Squeak Cipher #2, 2022
Vinyl emulsion on shaped canvas
Shepherd School of Music, Alice Pratt Brown Hall, Second Floor, Conference room
Gift of the artist in honor of Lyubov Popova
Born in North Africa, the painter Mokha Laget has forged a pictorial style characterized by radiant light and glaring shapes, echoing the landscape of her native country. Through her international travels and training with artists of the Washington Color School, Laget began to reject the traditional square format, opting instead to build her compositions as architectonic spaces by using shaped canvas and geometric patterns. Through the interaction of structure and color, she creates depth and rhythm on the flat surface that imply architectural features such as doorways or gates, activated by spatially dynamic relationships.
The artist explains that “This painting continues my research into what I have called Perceptualism, an approach to reimagining space in painting. Perceptualism is a place of spatial inconsistencies and visual conundrums where what we perceive is different from what we assume. I am interested in the “gentle chaos" that ensues in the dialogue between our eyes and our brain, beyond a purely binary approach. On the one hand, the painting's formal geometry implies a kind of mathematical order yet it is also inherently about illusions and uncertainty.”
In the mid-1990s, Laget moved to New Mexico, and her painting style began to incorporate the region’s striking colors as seen in Squeak Cipher #2. The warm color palette speaks to the artist’s exposure to both the North African desert and the natural setting of the American Southwest. The rigid geometric structure is softened by color, creating an interplay of disruption and flow, while its pyramidal stacking of forms suggests ascension and movement. The title alludes to the possibility of a coded message or cipher within the painting, while the word “squeak” introduces an element of tension and surprise.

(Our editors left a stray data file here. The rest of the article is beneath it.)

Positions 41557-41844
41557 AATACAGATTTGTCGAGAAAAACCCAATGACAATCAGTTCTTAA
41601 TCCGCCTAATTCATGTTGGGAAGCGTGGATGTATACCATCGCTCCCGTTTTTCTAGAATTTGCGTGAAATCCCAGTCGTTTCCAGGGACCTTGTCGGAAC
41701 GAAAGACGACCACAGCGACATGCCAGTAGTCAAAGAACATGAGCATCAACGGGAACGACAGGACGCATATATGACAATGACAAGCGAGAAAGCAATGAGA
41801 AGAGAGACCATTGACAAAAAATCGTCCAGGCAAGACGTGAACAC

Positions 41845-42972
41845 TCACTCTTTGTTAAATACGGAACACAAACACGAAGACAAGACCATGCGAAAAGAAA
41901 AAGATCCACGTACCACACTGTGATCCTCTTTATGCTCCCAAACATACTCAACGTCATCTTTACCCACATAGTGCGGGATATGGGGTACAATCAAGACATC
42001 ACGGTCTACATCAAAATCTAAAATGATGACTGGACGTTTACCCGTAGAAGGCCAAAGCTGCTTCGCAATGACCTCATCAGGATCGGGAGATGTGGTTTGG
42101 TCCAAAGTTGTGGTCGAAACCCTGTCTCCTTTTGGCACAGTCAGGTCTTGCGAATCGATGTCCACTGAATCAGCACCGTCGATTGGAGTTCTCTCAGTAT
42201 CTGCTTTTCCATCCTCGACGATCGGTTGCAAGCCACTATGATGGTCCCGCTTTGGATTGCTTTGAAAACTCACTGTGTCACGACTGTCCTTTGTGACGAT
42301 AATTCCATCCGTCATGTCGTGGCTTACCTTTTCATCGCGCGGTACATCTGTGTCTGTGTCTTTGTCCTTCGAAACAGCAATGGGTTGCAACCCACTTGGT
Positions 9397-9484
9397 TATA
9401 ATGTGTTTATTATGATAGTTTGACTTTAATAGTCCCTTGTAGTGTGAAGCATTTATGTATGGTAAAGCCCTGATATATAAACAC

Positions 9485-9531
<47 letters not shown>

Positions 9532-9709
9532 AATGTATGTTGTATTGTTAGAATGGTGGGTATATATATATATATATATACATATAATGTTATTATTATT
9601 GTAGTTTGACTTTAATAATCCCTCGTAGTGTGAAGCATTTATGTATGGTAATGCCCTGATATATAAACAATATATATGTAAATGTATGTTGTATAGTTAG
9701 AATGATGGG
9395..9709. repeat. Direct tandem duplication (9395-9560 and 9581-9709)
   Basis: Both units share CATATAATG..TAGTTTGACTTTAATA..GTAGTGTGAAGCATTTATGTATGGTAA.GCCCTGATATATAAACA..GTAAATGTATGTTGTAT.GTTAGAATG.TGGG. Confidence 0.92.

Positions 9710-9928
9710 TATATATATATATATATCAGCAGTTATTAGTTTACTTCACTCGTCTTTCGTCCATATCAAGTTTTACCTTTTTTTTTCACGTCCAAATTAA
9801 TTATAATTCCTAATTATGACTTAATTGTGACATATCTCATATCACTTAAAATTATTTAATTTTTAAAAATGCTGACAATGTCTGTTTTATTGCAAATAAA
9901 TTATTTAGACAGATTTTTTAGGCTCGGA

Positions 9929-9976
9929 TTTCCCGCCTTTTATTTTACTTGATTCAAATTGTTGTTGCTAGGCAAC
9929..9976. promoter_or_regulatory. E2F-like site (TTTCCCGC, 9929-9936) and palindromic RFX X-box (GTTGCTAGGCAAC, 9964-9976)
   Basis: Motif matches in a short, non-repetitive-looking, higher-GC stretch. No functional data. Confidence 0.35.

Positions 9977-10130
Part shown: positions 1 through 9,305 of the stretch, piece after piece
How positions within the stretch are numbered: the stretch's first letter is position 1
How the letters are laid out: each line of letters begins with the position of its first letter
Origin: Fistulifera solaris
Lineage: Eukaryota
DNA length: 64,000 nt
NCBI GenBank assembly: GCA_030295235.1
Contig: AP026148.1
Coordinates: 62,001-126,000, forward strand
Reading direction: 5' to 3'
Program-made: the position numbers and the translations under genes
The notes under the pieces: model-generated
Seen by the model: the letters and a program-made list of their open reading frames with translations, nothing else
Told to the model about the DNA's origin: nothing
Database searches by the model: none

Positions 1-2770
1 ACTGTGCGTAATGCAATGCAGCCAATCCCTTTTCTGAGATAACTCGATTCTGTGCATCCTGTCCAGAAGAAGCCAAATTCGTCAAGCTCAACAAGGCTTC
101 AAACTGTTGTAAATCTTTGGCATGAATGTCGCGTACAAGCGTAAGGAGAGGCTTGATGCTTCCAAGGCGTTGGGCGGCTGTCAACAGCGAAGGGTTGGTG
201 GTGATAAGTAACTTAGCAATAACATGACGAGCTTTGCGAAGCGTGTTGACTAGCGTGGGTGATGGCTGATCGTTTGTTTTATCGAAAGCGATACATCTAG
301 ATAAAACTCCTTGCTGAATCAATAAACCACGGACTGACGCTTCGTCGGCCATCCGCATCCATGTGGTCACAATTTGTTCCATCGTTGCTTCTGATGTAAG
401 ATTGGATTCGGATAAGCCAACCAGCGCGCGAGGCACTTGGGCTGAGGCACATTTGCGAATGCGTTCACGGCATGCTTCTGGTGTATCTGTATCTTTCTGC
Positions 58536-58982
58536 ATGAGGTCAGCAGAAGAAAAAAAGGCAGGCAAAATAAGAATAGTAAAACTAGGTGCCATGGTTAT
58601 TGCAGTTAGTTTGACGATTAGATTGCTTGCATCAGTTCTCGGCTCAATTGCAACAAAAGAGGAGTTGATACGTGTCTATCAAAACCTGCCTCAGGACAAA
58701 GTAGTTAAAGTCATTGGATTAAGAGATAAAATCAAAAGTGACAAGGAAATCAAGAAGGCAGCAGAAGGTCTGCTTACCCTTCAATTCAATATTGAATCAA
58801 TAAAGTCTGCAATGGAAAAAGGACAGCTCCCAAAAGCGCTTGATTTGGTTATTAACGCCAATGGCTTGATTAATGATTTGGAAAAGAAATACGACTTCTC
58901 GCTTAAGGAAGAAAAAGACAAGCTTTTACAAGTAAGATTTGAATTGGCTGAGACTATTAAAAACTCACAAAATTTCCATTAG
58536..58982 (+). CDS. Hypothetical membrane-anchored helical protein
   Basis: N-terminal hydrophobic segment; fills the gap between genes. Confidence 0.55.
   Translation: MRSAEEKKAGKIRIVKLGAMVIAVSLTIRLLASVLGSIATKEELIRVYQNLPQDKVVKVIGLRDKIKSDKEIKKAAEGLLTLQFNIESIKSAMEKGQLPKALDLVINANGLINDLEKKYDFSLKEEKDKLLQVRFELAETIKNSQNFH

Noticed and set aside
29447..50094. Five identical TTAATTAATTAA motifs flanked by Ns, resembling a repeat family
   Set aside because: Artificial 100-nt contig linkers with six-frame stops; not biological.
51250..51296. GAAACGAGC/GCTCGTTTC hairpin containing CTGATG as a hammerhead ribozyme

About the artist: Mokha Laget (b. Algeria, 1959) grew up in North Africa and after obtaining a French Baccalauréat in philosophy, she pursued undergraduate studies in literature at the University of Caen, France, and anthropology at Montgomery College, MD. In 1982, Laget obtained her BFA from the Corcoran College of Art and Design in Washington DC. After graduating from Georgetown University’s School of Foreign Service in 1992, she worked as a simultaneous French interpreter and later was also active in the museum field, as well as in theatre as a set designer, scriptwriter, actor, and director. Laget has exhibited internationally for the past 30 years, and her work is included in various collections such as the Ulrich Museum, Wichita, KS; The Museum of Geometric and Madi Art, Dallas, TX; the Sheldon Museum, Lincoln, NE; The Harnett Museum at the University of Richmond, Richmond, VA; and she had her work shown as part of the Art in Embassies program, and at other institutions. She lives and works in New Mexico.